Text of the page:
On an emotional level, dealing with AS has been one huge roller coaster. There are the good days when you marvel at feeling well and then there are those days when you want to sleep for hours after just sleeping through the night or walking to work. The latter gets frustrating, but helps you appreciate the former so, so much.
Where do you get your strength?
These just keep getting harder and harder! :] But ok. Honestly, this is a tough one because I really am not quite sure. When I was first diagnosed, my parents weren't very understanding of the "invisibility" of the pain that was going on, and even now, don't quite "get" things; they chalked it up to me being an angsty teenager looking for attention. It's hard dealing with that, and there's nothing easy about it, but I've always kept a journal and have always played the piano - two things have been incredibly therapeutic and helped me be 'okay' with everything.
I'm also one of those people that got ridiculously lucky with the friends in my life. They know that understanding completely is something they're not able to do, but admit this, which makes their current understanding that much more genuine. They let me rest, understand if I need to take a breather, offer me the couch instead of the floor if I'm spending the night, and don't discount my fatigue as 'laziness'. Over the years, friends going back all the way to elementary school are still in my life, and I couldn't be luckier; they help me remember that my condition doesn't define me, and that I get to define *it*.
In addition, I've come to realize that sharing my story is a great thing, and the people you meet in doing this are even better. There are people who understand, who can make you feel less 'alone', and who can relate. I do think Plato's quote "Be kind, for everyone's fighting a tough battle" encompasses things pretty well - there are others who are experiencing things we can't even begin to imagine and everything can always be worse.
What are you most proud of?
I think I'm the most proud of the fact that I haven't let AS get in my way. When I was a junior in college, I studied abroad in Italy. Despite the fact that I could only bring so much medication with me, had to venture from Italian hospital to Italian hospital to "prove" that I really needed my meds, and had to pay, in full, before getting reimbursed by my American health insurance, it was possible.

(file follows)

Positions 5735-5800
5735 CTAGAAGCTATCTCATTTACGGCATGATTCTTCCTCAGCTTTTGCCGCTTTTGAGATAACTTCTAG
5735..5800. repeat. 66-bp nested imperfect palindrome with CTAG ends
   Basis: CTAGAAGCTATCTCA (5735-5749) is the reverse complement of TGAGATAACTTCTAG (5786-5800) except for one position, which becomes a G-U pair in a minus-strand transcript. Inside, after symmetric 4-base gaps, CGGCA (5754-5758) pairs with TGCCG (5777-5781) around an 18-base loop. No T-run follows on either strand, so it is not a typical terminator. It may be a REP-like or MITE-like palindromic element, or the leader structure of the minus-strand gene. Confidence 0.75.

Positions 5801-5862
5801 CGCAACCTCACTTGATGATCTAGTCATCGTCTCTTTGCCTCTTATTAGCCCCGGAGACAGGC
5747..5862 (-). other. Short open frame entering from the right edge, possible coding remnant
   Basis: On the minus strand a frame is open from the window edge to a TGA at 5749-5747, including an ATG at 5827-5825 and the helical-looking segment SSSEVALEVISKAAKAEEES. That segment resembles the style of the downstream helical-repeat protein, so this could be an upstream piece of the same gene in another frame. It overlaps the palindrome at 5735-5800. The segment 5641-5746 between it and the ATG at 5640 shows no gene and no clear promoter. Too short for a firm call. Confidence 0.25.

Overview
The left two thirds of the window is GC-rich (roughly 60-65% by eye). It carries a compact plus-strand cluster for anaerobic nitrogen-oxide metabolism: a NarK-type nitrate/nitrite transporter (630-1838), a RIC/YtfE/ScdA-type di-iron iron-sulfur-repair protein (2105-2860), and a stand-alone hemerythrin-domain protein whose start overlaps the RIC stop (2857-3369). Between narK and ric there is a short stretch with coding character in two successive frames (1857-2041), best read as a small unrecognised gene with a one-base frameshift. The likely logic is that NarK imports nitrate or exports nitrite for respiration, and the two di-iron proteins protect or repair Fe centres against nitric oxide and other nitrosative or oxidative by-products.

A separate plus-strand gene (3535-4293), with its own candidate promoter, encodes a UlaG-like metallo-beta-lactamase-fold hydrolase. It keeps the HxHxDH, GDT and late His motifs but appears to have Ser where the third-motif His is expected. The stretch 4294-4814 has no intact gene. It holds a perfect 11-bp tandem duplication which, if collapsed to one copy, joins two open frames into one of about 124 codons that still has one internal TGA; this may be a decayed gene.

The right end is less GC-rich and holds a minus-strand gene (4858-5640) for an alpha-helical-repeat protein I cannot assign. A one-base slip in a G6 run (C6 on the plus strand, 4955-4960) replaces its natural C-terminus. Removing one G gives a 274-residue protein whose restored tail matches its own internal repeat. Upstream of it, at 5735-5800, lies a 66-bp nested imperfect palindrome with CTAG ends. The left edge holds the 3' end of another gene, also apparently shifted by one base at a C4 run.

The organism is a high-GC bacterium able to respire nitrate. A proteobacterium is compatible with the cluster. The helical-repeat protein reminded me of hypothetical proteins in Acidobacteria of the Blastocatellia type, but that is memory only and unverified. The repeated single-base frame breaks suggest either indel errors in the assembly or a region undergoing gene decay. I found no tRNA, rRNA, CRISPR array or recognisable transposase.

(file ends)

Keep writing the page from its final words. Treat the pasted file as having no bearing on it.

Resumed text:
The summer after I did this, I drove cross country with Enbrel and a cooler of ice in tow. Two summers later, right after college graduation, I entered grad school. My AS was in a huge period of remission during this time, and I worked 4 jobs to support myself while writing my thesis; between years of grad school, I backpacked through Eastern Europe for 3 weeks.
There were definitely ups and downs, but I also learned a great deal about myself, how to cope with the craziness of AS, and how to be confident in dealing with everything. ...I'd sign up to do everything, the same, all over again.
If you could send one message to medical professionals around the world, what would it be?
Explain things to your patients, learn their names, listen to them, and work with their other relevant doctors. Understand that we're more than your 3:30pm, second-Tuesday-of-the-month, right-after-your-3pm appointment. I've had doctors tell me everything from the fact that I simply need to be out in the sun more, to the fact that I needed to be put on antidepressants. A team approach is so critical to treating anything chronic, and makes everyone's lives easier and less painful. In the end, the bottom line is that doctor's aren't the experts on your body, you are, and you need to stick up for that fact.
Thanks so much, you beauty!